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Entries tagged “Trademarks & Copyrights”

Warhol, Prince and a Case of Vanity Perhaps Not-So-Fair: Even Fine Art Colossuses Need Inspiration

Insight Sam Miller Sam Miller · July 10, 2019
What could be more flattering than arguably the greatest pop fine artist of all time copying your work? Well fine art photographer, Lynn Goldsmith, apparently wasn’t all too flattered when she saw Andy Warhol’s ‘Prince Series’ (of the singer, once known as “The Artist Formerly Known As Prince” or that

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Joe Rosenbaum, Digital/Mobile Media, Advertising, Marketing and Entertainment Pioneer Joins Rimon’s New York office

News August 01, 2016
New York – Joseph I. Rosenbaum, a leading nationally and internationally recognized commercial lawyer, has joined Rimon Law as a Partner in its New York office.  Mr. Rosenbaum joins Rimon from Reed Smith where he was previously a partner. Mr. Rosenbaum represents major multinational companies, emerging growth businesses, as well as

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Strengthening Commercial Identity: Trademarks and Small Businesses

Insight October 05, 2012

Somewhere in the suburbs of Seattle, never mind where exactly, there is a little apocryphal, bakery called FRIAR ANGELINO’S.  It makes the best bread imaginable – a circle of sourdough, with a flaky outer crust and a warm, spongy interior.  Above the entrance is an old weather-beaten sign depicting a rotund, smiling monk, with a bottle of wine in one hand and a loaf of bread in the other.  Not long ago, an investor approached the owner.  A deal was struck, and now FRIAR ANGELINO’S bakery franchises are springing up throughout the region.  The loaves of bread have also begun appearing in supermarkets, wrapped in simple brown paper bearing the bakery’s trademark:  the name FRIAR ANGELINO’S and a picture of a fat, smiling monk.

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Skee-Ball accuses Brewskee-Ball of cheating (ala trademark infringement)

Insight January 06, 2012

Did you know SKEE-BALL’s a trademark?  And an infringed trademark at that?  Well, maybe.

You remember Skee-Ball, don’t you?  The game in which you roll a ball up a table hoping to do so with just enough force so that it hits the ridge at the end of the table and bounces up into the smallest of holes, which awards the most prize tickets.  Small amounts of prize tickets could be redeemed for plastic trinkets, while larger amounts could buy you goodies like stuffed animals or even TVs and VCRs.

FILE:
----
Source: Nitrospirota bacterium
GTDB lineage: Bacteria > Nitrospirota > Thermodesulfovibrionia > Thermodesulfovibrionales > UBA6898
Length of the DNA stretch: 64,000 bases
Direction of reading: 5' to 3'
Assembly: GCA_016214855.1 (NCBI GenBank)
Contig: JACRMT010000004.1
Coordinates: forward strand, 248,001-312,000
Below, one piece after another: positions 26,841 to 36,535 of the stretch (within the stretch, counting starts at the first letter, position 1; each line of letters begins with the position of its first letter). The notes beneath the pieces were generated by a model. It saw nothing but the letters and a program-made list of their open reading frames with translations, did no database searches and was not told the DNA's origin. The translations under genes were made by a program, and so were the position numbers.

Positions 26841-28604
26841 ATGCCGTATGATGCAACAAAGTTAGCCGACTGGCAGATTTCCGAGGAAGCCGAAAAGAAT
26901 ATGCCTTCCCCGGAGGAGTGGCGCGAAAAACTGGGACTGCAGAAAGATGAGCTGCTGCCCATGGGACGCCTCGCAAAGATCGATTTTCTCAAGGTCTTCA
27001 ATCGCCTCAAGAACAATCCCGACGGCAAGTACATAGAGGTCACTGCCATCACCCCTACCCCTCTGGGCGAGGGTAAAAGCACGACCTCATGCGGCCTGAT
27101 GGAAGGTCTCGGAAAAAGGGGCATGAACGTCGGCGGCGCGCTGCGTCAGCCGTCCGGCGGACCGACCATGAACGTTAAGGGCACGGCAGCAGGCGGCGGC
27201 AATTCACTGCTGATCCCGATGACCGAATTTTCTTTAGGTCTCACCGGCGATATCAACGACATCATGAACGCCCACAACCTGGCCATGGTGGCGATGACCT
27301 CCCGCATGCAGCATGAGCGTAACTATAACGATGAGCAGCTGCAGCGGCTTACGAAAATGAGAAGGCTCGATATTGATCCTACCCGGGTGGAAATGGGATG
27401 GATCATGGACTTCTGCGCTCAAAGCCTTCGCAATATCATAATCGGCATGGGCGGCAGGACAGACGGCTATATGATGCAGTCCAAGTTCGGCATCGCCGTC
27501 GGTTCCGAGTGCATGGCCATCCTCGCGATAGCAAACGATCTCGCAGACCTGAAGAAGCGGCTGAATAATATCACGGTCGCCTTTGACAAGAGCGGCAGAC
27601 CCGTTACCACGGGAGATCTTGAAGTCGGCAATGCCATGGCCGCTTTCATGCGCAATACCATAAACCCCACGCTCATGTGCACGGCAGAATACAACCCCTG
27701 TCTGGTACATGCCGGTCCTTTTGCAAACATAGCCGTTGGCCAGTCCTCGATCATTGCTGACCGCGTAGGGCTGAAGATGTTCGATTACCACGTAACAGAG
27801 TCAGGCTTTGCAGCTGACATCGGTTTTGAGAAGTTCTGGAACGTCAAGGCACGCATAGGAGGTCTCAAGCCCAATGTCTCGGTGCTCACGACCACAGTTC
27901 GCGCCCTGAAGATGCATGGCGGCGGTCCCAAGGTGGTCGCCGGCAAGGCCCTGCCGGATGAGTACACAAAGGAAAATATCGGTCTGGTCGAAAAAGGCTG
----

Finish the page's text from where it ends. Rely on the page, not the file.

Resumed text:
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Who Owns The Copyright In Work Created By A Contractor? A Trap For The Unwary

Insight December 29, 2011

It’s really basic: ownership of the copyright in work a business pays for can often be critical for successful commercialization of that work. Unfortunately, the U.S. Copyright Act contains arcane provisions that will often produce a counterintuitive result – leaving full copyright ownership with the contractor. How could this possibly be??

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Stop Online Piracy Act: fair play or a stacked deck?

Insight December 22, 2011

Currently under debate in the U.S. House of Representatives, the Stop Online Piracy Act (“SOPA”) would provide the Attorney General and copyright holders with tools to combat copyright infringement and trafficking of counterfeit goods. Whether the bill goes too far, though, is under heavy scrutiny. Opponents to SOPA, including Internet giants such as Google and Facebook, worry that the bill will result in Internet censorship akin to China’s Internet firewall. Others, including the RIAA and MPAA, believe it is necessary to protect U.S. intellectual property.

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Hey, Chick-fil-A: Eat (More) Crow! This is not Trademark Infringement.

Insight November 29, 2011

  Do you imagine crow tastes good with chicken?  Maybe we should ask the legal eagles representing Chick-fil-A, whom I suspect now have first-hand knowledge of the answer to that question.

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Domain Name Switch Costs More Than Banks Bargained For

Insight November 14, 2011

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Back when the internet was still the Wild West, prospectors raced to register domain names comprised of third parties’ brands for the purpose of selling the domain name registration to the brand owner at a premium.  Congress and ICANN acted to remedy this through the Anti-Cybersquatting Piracy Act (ACPA) and Uniform Domain Name Dispute Resolution Policy (UDRP) respectively.  Somehow, some people missed that legal development, including a Canadian fellow named Dorian Banks.

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Geekview IP week(s) Review

Insight October 09, 2011

 

CA Water District’s new domain names unfairly drown out Central Basin Municipal Water District.

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Apple Tribute Infringement?

Insight October 07, 2011

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On October 5, 2011 Steve Jobs died and the world lost a great man.

In honor, one of my tech friends, Eric Greenspan of Make It Work, posted the above image to his Facebook page yesterday afternoon, which I immediately “Liked.”  (Eric also took part in a moving HuffPost Tribute to Steve Jobs, which can be seen here).  Let me correct myself; I immediately loved this image.  It’s so simple and powerful.  It’s the perfectly beautiful human side of Apple.  It made me teary-eyed.

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